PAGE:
Gordon Campbell | Parliament TV | Parliament Today | News Video | Crime | Employers | Housing | Immigration | Legal | Local Govt. | Maori | Welfare | Unions | Youth | Search

 

Too many children falling behind peers

Media Release
26 November 2009

Too many children falling behind peers, Children’s Commissioner says

The age-old claim that New Zealand is a great place to bring up children and be a child is not what the facts show for about 20 percent of them, Children’s Commissioner Dr John Angus said today.

“The Children’s Social Health Monitor launched yesterday reinforces what we have known for long enough, that a significant group of New Zealand children – as high as 20 percent – are falling well behind their peers in education, health and economic circumstances,” Dr Angus said.

The Children’s Social Health Monitor, launched at the Paediatric Society three-day annual conference in Hamilton yesterday, will track the effects of the economic downturn on child health and poverty annually.

“When I look at the social and economic position of children in New Zealand from the data available*, two things stand out for me. As many as 80 percent of New Zealand’s children do well in comparison to their parents’ generation and not too badly in relation to other OECD (Organisation for Economic Cooperation and Development) countries in terms of education, recreation and opportunity for employment, though perhaps not so well in health and safety,” Dr Angus said.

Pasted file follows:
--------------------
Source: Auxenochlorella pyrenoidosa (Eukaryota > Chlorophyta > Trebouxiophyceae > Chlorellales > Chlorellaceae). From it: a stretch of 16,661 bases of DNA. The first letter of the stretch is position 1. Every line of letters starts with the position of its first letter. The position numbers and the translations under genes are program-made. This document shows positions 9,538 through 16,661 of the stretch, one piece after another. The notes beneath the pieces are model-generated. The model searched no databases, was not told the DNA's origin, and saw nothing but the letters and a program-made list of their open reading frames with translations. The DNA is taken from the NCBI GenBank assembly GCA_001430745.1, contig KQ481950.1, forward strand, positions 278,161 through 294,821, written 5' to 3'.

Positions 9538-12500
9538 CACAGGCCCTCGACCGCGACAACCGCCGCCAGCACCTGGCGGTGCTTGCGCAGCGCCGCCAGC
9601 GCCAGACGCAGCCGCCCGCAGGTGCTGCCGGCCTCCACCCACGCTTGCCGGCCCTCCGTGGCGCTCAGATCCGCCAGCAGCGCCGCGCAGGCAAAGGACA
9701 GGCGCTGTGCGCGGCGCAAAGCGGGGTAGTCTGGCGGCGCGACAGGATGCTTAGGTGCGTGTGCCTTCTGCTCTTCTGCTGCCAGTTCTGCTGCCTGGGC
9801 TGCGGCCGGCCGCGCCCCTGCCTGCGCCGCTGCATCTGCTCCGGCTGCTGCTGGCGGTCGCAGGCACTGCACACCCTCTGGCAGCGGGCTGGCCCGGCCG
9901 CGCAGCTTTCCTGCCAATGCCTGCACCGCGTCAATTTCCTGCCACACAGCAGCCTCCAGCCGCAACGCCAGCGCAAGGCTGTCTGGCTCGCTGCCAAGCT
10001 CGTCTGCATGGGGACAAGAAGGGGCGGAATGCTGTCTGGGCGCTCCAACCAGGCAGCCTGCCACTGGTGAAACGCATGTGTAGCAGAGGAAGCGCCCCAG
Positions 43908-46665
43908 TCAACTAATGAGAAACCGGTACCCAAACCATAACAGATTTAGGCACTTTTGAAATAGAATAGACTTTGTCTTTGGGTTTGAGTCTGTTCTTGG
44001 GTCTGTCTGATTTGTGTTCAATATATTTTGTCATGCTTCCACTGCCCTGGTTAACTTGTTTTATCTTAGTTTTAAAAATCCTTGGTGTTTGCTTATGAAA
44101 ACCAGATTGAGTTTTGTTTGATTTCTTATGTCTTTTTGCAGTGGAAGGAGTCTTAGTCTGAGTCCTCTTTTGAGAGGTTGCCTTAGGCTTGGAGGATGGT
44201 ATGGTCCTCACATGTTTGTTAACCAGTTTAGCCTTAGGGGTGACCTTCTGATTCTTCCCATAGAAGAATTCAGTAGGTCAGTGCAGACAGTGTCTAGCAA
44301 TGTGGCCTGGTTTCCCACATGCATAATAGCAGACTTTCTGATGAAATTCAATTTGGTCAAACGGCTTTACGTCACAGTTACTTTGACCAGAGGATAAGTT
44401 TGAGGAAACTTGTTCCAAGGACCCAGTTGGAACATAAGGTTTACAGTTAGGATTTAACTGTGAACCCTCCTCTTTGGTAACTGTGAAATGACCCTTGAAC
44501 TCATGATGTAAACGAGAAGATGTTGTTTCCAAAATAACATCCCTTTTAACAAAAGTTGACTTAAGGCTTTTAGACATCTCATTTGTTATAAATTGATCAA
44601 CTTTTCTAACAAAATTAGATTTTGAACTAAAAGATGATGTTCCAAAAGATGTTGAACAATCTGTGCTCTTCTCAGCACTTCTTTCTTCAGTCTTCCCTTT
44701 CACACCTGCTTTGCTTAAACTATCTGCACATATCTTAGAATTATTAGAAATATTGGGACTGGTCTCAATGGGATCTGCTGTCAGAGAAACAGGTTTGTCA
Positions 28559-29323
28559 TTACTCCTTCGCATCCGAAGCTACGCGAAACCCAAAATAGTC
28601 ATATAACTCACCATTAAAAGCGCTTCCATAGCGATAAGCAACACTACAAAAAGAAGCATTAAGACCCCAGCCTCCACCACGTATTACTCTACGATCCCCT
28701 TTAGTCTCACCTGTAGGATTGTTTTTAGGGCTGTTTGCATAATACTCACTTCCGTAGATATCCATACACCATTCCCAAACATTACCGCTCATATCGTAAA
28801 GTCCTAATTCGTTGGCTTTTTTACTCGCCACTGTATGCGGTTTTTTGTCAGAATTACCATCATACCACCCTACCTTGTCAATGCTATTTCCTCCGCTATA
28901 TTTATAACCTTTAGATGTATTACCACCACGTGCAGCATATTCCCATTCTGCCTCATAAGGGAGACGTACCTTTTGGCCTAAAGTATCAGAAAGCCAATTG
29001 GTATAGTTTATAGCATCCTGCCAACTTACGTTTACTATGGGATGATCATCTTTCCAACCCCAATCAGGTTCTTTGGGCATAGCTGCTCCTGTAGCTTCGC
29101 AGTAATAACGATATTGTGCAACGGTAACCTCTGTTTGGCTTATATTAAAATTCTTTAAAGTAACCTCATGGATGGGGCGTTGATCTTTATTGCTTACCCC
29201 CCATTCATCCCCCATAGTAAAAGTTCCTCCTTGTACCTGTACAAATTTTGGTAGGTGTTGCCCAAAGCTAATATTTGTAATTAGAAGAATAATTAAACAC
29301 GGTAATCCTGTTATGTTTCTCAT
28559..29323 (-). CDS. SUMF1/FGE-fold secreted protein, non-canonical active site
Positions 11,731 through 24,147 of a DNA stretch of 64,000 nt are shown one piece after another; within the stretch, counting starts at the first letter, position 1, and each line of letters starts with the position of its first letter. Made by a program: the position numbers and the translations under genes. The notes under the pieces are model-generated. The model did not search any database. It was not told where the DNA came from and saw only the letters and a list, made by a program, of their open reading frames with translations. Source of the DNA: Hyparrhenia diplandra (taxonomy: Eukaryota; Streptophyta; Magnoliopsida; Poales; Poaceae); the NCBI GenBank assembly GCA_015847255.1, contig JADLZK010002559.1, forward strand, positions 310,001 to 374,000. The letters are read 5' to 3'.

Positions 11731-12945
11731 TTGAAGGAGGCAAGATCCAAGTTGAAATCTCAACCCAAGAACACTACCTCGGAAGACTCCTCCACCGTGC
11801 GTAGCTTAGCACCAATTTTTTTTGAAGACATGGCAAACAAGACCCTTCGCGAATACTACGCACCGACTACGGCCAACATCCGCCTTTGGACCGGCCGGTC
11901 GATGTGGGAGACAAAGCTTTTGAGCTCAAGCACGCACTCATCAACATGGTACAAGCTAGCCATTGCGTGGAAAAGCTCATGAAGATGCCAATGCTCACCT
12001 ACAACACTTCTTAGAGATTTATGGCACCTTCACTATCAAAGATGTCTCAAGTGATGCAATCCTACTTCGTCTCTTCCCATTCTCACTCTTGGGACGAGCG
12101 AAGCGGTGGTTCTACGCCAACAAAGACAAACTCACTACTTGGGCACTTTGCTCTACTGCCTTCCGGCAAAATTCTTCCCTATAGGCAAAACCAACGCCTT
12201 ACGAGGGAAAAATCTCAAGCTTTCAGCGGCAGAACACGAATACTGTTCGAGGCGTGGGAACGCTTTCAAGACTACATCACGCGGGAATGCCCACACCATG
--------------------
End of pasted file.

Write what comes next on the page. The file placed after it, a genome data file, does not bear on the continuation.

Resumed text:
“But as many as 20 percent do poorly and face disparities against their peers that will have lifelong effects for them. And it is a feature of the New Zealand data that those who are falling behind are so far behind.

“This pattern is common enough and entrenched enough across various dimensions of wellbeing for me to wonder if we have not as a society accepted some sort of 80:20 rule about the social and economic wellbeing of our children.”

Dr Angus said that children in very low-income families in the first five years of their lives, in addition to experiencing poorer health (across a range of measures including hospital admissions and mortality from various causes), also have poorer long-term outcomes such as failing in education and the resulting diminishing opportunities.

“Part of the solution lies in paying more attention to the impact on children of the decisions we make about taxes, benefits and government services. Children in poor families should not bear the brunt of fiscal constraint measures, as they did in the early 1990s as a result of benefit cuts and tax changes.

“Access to up-to-date information about the economic and social position of children, particularly those who are getting left behind, is vital to both inform decision makers and hold them to account for the impact of policies on all children. It will help us avoid the costs we will all bear as a society if we continue to allow so many children to fall so far behind in their education, health and ability to move into employment.

“So I think reports such as the Children’s Social Health Monitor are very useful. This information will be added to further by the comprehensive longitudinal study, Growing up in New Zealand, which is soon to produce its first results in Auckland. This great investment by government departments in obtaining up-to-date information about how children are being brought up will, for example, increase knowledge about how government services for children are used and might be made more effective.”